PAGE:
Analysts find little of substance in joint statement issued by North Korea and the U.S.
Two key words were conspicuous by their absence from the joint statement signed by U.S. President Donald Trump and North Korean leader Kim Jong-Un after their high-profile, sound bite-rich summit in Singapore.
Washington has long said it wants to see the “complete, verifiable and irreversible denuclearization” (CVID) of the nuclear-armed, ballistic-missile-equipped North. Each of the words is significant, with the U.S. wanting to ensure Pyongyang allows in inspectors to ensure that it fulfills its promises, and that it does not rebuild any weapons it gives up.
Only on Monday, Secretary of State Mike Pompeo said the U.S. had been “fooled before,” with presidents signing agreements only to find “the North Koreans did not promise what they said.”
“The ‘V’ matters,” he told reporters less than 24 hours before the two leaders put pen to paper. “We will set up a system to verify. It is only that we pursued. That is what has been missed before.” But the V-word did not appear anywhere in the joint statement signed by the two men, and nor did another of Washington’s key demands, for “irreversible” denuclearization.
Instead, the North committed “to work toward complete denuclearization of the Korean Peninsula.”
The phrase is a diplomatic euphemism that is open to wide interpretation on both sides—Pyongyang has in the past demanded the withdrawal of U.S. troops from the South, and said it will give up its weapons when all other nuclear powers do the same.
Koo Kab-woo, professor at the University of North Korean Studies in Seoul, told AFP: “I think they couldn’t reach an agreement on CVID in the end, namely ‘V’ and ‘I.’ For verification, the U.S. probably demanded to have access to anywhere at any time and the North declined.”
Irreversibility was even more complicated, he said, as it related to data Pyongyang has accumulated over its decades of weapons development, and reassigning its nuclear scientists. “That’s the core of the ‘I’ and it seems they failed to reach an agreement on that,” he said.
In the event, he pointed out, the topics highlighted in the agreement had similarities to a recent editorial in the Rodong Sinmun, the official newspaper of the North’s ruling Workers’ Party. “I think there will be a huge backlash in the U.S.,” he added.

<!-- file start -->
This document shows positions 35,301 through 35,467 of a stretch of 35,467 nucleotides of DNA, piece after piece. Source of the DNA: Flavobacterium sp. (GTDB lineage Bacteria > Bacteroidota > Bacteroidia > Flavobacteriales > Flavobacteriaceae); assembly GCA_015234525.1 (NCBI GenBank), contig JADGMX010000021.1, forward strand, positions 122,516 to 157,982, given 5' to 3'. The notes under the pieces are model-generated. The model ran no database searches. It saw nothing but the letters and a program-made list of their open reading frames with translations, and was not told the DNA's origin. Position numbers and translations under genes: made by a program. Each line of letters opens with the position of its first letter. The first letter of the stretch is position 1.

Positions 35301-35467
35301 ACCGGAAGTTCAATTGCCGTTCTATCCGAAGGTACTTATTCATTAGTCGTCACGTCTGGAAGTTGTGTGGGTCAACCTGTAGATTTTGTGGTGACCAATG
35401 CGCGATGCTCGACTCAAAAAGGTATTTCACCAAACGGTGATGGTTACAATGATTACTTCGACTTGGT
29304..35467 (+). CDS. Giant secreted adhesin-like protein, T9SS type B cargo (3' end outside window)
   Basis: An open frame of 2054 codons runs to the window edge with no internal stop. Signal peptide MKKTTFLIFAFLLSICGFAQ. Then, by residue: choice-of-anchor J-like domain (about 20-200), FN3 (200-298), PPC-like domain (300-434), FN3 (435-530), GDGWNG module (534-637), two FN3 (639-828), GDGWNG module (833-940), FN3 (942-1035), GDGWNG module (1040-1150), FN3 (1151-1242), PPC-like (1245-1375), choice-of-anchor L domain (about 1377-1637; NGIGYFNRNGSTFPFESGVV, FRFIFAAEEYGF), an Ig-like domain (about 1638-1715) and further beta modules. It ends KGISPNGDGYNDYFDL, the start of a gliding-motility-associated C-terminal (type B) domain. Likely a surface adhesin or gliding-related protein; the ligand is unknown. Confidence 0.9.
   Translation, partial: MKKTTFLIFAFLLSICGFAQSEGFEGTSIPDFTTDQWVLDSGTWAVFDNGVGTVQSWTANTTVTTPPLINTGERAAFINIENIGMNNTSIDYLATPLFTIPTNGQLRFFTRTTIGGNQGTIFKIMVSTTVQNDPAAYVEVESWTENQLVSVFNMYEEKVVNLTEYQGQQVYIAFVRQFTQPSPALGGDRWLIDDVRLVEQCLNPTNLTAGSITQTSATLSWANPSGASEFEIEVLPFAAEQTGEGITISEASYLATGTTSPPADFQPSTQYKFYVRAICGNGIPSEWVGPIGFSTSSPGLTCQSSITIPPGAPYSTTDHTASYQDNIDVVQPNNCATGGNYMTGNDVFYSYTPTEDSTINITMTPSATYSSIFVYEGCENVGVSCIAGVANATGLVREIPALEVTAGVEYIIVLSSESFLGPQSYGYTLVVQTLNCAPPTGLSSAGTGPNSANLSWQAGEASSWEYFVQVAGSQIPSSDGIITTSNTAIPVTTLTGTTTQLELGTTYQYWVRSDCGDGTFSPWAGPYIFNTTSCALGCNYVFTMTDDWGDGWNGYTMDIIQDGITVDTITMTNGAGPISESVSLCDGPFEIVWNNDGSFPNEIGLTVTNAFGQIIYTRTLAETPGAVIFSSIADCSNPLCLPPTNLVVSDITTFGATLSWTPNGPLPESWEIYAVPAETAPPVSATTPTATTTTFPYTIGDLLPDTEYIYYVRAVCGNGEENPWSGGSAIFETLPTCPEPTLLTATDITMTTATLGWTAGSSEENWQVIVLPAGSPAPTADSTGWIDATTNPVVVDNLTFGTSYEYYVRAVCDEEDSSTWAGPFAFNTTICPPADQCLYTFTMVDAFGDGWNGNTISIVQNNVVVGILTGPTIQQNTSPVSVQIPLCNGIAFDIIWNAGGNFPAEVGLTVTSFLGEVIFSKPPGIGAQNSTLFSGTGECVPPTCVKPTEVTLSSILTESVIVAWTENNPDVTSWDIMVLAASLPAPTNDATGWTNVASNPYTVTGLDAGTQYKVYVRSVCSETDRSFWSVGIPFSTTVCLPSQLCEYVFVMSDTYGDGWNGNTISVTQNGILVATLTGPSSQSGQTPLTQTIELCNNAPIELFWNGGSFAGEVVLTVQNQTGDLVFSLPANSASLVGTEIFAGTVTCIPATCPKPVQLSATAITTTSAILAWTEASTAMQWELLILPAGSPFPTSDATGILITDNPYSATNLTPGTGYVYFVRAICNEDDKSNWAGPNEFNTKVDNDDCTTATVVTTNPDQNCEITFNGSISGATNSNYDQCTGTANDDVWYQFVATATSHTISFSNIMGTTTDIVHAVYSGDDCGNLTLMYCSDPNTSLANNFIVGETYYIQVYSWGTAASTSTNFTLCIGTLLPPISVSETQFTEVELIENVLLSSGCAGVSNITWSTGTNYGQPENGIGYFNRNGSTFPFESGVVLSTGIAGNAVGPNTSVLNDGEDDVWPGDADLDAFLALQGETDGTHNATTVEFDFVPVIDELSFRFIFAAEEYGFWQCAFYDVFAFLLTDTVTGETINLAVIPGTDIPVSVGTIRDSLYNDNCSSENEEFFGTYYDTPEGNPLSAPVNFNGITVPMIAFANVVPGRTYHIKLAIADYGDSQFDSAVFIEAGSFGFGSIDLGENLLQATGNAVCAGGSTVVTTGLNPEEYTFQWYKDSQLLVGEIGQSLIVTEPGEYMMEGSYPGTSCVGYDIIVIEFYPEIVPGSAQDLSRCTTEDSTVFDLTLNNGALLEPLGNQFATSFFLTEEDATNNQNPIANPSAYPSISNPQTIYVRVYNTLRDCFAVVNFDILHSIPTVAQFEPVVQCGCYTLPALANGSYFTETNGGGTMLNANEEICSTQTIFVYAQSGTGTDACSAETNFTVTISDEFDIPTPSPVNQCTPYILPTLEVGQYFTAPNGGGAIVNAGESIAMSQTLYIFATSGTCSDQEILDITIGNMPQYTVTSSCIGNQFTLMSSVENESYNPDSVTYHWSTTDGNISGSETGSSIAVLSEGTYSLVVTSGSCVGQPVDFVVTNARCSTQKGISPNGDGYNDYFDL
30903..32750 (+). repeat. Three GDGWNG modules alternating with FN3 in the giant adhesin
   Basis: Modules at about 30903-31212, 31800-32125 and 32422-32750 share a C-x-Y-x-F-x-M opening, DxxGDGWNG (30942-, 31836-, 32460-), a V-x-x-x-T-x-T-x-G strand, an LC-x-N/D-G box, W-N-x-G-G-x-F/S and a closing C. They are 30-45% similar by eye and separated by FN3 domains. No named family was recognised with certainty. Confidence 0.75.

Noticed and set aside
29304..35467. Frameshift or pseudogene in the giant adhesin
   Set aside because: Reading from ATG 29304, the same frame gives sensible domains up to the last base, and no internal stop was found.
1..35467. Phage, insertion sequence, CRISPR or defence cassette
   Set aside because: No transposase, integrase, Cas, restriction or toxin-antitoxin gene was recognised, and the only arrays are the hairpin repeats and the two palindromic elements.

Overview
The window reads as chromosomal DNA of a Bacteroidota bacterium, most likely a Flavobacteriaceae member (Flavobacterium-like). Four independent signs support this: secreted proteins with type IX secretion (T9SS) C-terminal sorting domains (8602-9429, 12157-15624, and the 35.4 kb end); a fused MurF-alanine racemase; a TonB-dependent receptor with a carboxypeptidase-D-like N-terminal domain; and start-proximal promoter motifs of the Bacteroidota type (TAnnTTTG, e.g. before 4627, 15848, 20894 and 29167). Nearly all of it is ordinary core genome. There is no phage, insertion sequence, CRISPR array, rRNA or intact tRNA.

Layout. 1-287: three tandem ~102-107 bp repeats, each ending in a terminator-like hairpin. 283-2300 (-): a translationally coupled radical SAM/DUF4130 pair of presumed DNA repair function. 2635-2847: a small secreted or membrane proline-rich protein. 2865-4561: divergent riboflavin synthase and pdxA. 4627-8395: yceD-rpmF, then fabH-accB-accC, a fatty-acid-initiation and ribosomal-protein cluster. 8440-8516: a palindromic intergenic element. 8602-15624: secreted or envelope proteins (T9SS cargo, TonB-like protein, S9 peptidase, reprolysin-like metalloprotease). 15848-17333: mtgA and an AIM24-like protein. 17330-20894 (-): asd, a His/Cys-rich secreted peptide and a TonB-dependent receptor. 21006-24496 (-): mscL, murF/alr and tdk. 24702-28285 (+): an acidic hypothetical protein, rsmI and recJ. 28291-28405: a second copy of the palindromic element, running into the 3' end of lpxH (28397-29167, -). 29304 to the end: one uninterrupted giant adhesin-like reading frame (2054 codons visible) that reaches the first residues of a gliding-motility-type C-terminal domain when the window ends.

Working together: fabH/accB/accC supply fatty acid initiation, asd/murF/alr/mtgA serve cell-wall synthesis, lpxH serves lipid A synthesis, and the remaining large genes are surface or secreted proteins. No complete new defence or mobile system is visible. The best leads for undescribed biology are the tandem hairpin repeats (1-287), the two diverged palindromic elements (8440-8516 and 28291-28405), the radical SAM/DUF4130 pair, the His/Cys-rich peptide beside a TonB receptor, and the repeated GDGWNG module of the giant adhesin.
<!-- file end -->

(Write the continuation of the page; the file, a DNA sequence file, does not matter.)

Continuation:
Trump told reporters that there had not been time to discuss the details of denuclearization. “I’m here one day,” he said. “It wasn’t a big point today because really this had been taken care of,” adding: “It will be verified. We will be verifying.”
The summit was a marked contrast from the tensions of last year, when the two men traded personal insults and threats of war, and proponents of engagement argue that as long as negotiations continue, the risk of a devastating conflict are reduced. “There’s a danger of myopia in looking at this purely through the lens of details and definition of denuclearization,” said Yonsei University professor John Delury, adding it was “important to take a big step back” and look at the big picture. And Vienna university Korea expert Ruediger Frank said: “Trump saved the process by taking it slow and one baby step at a time, rather than killing it before it starts—like his predecessors did despite the best intentions.”
But others pointed out the North had made similar promises in the past, and in some cases had gone much further. In 1993, after talks in New York, the U.S. and North Korea agreed to the principles of “peace and security in a nuclear-free Korean Peninsula.” In that statement, Pyongyang agreed to suspend its withdrawal from the Nuclear Non-Proliferation Treaty. “North Korea committed to nothing that it hasn’t done so for 25 years,” MIT associate professor of political science Vipin Narang told AFP. “So far, there is no reason to believe this summit produced anything more concrete than that on the disarmament front.”
And in 2005—just a year before its first nuclear test—the North went much further, agreeing “to abandoning all nuclear weapons and existing nuclear programs.”
A year later it carried out its first nuclear test. It has since detonated five more, each of them more powerful than the last, and developed missiles capable of reached anywhere in the mainland U.S. Nonproliferation expert Jeffrey Lewis tweeted: “North Korea is still not offering to disarm.”